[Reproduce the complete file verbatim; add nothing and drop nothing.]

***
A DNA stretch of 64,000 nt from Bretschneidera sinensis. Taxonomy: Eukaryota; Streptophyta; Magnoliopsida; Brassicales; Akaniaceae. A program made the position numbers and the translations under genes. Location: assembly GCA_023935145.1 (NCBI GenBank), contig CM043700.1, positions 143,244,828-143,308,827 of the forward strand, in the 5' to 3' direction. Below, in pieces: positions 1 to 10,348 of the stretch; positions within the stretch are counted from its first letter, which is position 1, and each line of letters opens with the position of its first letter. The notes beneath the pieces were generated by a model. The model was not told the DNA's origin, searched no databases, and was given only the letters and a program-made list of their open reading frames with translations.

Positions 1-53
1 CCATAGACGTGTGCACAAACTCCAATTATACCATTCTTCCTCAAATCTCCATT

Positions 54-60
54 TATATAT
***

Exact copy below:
A DNA stretch of 64,000 nt from Bretschneidera sinensis. Taxonomy: Eukaryota; Streptophyta; Magnoliopsida; Brassicales; Akaniaceae. A program made the position numbers and the translations under genes. Location: assembly GCA_023935145.1 (NCBI GenBank), contig CM043700.1, positions 143,244,828-143,308,827 of the forward strand, in the 5' to 3' direction. Below, in pieces: positions 1 to 10,348 of the stretch; positions within the stretch are counted from its first letter, which is position 1, and each line of letters opens with the position of its first letter. The notes beneath the pieces were generated by a model. The model was not told the DNA's origin, searched no databases, and was given only the letters and a program-made list of their open reading frames with translations.

Positions 1-53
1 CCATAGACGTGTGCACAAACTCCAATTATACCATTCTTCCTCAAATCTCCATT

Positions 54-60
54 TATATAT